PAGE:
It’s old news, but state information technology officials ignored bidding requirements for years to hand out millions of dollars in no-bid consulting contracts, according to a “public interest report” by the office of Ohio Auditor Dave Yost.
The audit, prompted by an investigation by The Dispatch published in April 2017, confirmed the newspaper’s finding of at least $15 million in unbid work while noting that “numerous policy safeguards to prevent waste and abuse do not exist.”
Controls over purchasing at the Department of Administrative Services were so weak that “it’s impossible to verify whether the state overpaid for services” through the improper no-bid contracts, Yost’s office said in its report released early Thursday.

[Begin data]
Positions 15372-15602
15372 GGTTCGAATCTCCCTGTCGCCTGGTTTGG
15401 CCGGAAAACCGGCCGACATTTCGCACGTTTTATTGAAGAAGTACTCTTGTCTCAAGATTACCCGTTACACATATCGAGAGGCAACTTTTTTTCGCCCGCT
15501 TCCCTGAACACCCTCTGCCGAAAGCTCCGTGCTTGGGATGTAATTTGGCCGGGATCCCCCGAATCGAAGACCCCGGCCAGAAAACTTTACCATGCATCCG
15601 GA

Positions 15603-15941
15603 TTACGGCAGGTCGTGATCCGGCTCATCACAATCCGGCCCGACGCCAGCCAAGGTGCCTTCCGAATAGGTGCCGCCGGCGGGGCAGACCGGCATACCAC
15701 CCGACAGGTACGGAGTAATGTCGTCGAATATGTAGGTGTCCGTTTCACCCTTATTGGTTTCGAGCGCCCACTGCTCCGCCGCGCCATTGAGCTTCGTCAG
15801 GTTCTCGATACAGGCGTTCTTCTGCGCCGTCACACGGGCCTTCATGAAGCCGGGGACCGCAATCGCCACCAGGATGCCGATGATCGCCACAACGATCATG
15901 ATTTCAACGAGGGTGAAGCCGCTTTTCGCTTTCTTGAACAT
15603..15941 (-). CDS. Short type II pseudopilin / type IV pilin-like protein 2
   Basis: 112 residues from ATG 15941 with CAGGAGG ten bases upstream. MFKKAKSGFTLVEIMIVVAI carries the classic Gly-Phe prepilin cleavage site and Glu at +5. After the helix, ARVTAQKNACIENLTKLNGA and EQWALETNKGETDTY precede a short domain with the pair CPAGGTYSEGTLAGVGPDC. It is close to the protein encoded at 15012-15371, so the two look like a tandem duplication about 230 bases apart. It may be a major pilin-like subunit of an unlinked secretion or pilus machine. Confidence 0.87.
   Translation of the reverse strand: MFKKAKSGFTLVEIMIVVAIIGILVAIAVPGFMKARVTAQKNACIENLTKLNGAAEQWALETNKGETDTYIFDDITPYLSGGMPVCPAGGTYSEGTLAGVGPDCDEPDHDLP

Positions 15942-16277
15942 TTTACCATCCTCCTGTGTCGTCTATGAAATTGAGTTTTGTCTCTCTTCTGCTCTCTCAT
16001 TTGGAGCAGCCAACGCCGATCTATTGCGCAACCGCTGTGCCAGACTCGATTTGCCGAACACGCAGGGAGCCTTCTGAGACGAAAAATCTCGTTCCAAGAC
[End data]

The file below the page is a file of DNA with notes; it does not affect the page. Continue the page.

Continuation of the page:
“Because key information and documentation is lacking, it’s impossible to know exactly what happened in these contracts,” Yost said in a statement. “One thing we do know is that the process at place at DAS is not even close to being considered a ‘best practice.’ They can, and must, do better.”
The Dispatch reported last year that top state information technology officials improperly failed to seek bids or price quotes and sidestepped approval of the Controlling Board — a bipartisan spending watchdog panel — in routing unbid work costing more than $200 an hour to two favored contractors. Lower-ranking state purchasing analysts, meanwhile, had warned that the contracts were improper and might be overpriced.